The Reserve Bank will first raise the Official Cash Rate in March 2012 due to volatility on global financial markets, despite the improving economic data flow out of New Zealand, Goldman Sachs economist Philip Borkin says.
In a weekly update, Borkin said intensified turbulence on global markets had made him push his pick from September 15 - just two weeks away - back six months for the Reserve Bank's first move in raising the OCR from its 'quake insurance' footing of 2.5%.
Borkin's pick is further out than the retail bank economists, who are picking the first rise in the OCR will be in December, while NZIER economist Shamubeel Eaqub said this week he expected the first hike in June 2012.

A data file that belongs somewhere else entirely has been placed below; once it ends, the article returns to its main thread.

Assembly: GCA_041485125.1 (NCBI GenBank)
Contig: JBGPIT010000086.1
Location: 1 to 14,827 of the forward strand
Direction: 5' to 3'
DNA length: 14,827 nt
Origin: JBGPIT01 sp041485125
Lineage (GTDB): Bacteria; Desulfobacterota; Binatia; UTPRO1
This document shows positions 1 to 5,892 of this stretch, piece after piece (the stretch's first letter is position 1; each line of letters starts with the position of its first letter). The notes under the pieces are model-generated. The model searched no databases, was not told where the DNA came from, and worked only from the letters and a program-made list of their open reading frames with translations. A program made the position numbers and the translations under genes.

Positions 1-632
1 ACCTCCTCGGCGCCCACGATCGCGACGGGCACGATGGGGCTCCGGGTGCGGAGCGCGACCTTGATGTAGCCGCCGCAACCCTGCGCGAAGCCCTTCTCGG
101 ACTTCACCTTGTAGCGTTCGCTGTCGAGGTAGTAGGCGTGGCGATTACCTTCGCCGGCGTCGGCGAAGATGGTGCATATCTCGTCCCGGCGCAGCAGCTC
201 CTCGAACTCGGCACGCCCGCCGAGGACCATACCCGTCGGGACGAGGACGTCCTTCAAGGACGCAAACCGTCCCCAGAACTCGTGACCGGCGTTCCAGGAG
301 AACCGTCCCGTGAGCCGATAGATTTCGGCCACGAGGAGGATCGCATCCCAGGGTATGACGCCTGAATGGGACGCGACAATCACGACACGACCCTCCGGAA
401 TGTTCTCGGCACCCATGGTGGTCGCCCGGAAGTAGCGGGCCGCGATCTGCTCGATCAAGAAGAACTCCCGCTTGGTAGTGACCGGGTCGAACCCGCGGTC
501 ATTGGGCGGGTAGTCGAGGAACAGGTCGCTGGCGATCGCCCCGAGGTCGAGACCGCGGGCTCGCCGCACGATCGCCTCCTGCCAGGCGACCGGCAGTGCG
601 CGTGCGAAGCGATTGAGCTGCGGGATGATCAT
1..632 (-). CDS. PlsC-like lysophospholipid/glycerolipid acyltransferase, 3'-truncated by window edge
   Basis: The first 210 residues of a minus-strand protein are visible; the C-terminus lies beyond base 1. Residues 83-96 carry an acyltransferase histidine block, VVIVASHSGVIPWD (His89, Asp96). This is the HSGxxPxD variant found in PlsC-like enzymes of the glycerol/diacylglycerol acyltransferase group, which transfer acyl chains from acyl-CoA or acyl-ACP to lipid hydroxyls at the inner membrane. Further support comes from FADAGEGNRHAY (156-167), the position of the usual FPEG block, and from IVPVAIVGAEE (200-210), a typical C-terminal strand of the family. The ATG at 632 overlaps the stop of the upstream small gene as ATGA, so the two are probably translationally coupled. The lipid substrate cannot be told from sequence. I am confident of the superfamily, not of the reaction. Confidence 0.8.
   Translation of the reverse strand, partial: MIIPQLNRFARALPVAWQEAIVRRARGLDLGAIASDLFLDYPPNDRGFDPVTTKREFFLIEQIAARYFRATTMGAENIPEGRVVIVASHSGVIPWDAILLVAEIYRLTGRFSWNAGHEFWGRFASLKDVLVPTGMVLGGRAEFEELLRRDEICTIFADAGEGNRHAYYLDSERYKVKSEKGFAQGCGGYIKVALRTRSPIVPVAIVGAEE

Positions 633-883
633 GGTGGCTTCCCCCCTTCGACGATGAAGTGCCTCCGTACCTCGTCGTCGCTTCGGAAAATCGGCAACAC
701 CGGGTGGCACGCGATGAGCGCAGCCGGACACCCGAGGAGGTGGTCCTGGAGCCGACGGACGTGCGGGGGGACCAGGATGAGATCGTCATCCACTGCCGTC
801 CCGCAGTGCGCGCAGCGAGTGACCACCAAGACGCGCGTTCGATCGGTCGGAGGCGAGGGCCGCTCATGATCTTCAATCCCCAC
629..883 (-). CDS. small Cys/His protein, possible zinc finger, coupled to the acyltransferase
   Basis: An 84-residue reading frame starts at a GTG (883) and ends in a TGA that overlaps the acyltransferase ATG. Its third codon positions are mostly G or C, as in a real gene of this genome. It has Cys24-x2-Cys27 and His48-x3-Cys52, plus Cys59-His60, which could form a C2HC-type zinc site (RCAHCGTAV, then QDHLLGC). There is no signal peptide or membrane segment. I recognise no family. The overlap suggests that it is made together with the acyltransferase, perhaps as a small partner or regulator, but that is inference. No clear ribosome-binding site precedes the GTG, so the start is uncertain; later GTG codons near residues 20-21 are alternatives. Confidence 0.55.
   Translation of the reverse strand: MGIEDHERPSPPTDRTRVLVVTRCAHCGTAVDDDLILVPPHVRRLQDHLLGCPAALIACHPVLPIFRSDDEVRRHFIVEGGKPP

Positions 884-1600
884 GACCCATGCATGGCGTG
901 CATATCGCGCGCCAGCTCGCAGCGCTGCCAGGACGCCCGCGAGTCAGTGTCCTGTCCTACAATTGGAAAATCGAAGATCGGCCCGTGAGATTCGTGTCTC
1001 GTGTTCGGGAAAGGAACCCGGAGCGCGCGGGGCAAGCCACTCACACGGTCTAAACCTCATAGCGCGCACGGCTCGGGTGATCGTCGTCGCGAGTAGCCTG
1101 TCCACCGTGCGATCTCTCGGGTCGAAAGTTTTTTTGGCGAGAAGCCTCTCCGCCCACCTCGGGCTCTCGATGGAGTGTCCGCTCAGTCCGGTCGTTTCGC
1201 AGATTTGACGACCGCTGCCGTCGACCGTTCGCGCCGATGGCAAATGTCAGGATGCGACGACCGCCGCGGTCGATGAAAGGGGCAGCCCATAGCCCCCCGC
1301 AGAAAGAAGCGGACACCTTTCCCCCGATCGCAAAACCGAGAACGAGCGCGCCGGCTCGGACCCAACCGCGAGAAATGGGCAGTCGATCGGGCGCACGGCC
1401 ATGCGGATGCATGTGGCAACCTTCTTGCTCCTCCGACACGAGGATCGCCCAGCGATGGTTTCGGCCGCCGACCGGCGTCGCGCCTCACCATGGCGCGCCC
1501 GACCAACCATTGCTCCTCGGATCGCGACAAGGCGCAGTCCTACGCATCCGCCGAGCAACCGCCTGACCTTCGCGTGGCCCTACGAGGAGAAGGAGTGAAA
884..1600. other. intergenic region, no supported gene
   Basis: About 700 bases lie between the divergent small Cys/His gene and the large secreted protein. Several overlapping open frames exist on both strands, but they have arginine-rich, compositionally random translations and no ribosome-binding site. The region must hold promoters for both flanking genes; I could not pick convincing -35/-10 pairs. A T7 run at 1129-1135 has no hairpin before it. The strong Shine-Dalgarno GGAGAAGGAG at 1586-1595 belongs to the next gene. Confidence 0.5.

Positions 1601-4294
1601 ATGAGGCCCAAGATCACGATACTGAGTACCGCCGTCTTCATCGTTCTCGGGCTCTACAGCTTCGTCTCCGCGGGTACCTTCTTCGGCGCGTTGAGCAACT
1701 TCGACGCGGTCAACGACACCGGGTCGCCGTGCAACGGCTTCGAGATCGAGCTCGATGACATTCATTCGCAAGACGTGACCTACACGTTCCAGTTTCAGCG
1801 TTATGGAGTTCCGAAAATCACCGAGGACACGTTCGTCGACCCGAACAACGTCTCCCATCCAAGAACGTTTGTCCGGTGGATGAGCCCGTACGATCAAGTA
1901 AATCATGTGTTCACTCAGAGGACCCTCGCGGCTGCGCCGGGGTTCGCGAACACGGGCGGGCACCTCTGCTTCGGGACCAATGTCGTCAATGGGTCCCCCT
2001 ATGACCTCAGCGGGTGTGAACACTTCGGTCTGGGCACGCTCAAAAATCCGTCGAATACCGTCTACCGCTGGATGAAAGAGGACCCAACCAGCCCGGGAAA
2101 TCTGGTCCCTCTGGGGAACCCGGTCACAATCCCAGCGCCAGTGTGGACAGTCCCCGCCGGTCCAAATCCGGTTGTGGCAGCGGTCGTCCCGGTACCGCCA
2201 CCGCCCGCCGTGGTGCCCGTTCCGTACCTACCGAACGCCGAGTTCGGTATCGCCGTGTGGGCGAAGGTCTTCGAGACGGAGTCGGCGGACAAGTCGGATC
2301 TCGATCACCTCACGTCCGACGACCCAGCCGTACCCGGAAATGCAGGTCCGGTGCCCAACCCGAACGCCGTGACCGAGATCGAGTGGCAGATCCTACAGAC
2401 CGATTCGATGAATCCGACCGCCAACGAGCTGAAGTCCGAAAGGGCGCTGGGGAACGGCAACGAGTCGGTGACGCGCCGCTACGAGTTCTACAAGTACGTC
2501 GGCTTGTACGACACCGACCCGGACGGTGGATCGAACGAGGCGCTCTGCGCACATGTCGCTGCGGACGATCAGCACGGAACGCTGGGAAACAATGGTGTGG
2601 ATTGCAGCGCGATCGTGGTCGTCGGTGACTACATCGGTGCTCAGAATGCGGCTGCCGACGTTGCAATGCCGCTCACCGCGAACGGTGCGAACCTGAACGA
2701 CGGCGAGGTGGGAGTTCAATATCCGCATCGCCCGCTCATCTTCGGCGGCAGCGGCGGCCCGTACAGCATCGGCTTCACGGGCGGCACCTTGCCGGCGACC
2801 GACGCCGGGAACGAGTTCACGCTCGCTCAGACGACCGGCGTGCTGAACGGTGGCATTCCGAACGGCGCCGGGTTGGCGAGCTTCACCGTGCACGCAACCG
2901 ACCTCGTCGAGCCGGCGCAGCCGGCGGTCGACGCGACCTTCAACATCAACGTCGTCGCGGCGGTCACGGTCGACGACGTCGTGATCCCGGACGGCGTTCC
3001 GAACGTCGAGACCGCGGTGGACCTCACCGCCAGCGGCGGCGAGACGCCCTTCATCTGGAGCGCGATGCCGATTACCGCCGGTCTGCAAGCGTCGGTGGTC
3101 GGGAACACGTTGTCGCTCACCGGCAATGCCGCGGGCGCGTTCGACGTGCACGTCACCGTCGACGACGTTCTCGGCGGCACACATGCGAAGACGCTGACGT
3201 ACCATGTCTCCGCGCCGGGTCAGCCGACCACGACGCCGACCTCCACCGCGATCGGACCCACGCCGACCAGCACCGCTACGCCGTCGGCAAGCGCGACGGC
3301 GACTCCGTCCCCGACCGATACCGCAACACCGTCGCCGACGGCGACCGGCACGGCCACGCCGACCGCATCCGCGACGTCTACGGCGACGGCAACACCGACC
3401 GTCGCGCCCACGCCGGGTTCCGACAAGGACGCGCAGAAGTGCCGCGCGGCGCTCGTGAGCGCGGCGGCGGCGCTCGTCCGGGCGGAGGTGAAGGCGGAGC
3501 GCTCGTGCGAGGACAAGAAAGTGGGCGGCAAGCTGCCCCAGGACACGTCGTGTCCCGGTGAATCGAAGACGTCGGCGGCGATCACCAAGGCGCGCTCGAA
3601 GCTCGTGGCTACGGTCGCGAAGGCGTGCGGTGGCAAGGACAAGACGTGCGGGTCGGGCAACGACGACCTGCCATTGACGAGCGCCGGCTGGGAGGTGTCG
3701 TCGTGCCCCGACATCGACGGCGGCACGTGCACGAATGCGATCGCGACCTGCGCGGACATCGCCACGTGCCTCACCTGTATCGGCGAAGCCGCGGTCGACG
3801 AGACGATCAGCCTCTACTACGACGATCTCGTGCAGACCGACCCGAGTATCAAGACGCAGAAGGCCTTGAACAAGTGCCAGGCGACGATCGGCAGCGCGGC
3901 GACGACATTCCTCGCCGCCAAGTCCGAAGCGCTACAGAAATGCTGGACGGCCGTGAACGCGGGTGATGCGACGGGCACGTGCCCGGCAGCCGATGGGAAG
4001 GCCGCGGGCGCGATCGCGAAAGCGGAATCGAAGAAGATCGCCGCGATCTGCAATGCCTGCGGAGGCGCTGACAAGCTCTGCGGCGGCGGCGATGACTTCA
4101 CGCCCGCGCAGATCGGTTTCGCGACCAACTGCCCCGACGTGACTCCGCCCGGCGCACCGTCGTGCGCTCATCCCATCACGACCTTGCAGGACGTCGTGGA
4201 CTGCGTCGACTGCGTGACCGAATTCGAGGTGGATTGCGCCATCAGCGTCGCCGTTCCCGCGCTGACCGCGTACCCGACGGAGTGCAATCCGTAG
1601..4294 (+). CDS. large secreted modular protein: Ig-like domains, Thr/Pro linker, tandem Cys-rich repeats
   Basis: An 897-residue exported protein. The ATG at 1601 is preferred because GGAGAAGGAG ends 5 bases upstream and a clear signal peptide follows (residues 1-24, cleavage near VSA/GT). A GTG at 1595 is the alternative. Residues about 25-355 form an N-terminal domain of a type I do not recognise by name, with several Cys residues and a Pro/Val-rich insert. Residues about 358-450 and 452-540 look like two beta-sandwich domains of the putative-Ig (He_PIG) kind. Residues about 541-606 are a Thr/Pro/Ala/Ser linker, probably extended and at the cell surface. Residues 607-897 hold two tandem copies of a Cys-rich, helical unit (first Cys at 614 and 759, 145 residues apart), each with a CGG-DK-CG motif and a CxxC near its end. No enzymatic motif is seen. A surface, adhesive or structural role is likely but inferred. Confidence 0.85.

Whatever the pick, the trend from economists is clear - that the OCR is expected to stay lower for longer than they thought following the Reserve Bank's indication in July that March's 50 basis point 'insurance cut' in the OCR was unlikely to remain in place "much longer".
This had economists scrambling to push their first-hike picks from December to September 15.
However the caveats for the Reserve Bank's stance were that the domestic situation much continue to show signs of improvement - something economists say is happening - and the much bigger statement that global financial risks would have to recede in order for the central bank to be comfortable it could hike rates.
But the downgrading of the US government's credit rating by Standard & Poor's, and renewed concerns about the Eurozone since the July statement, have had economists pushing their picks back again to December at the earliest.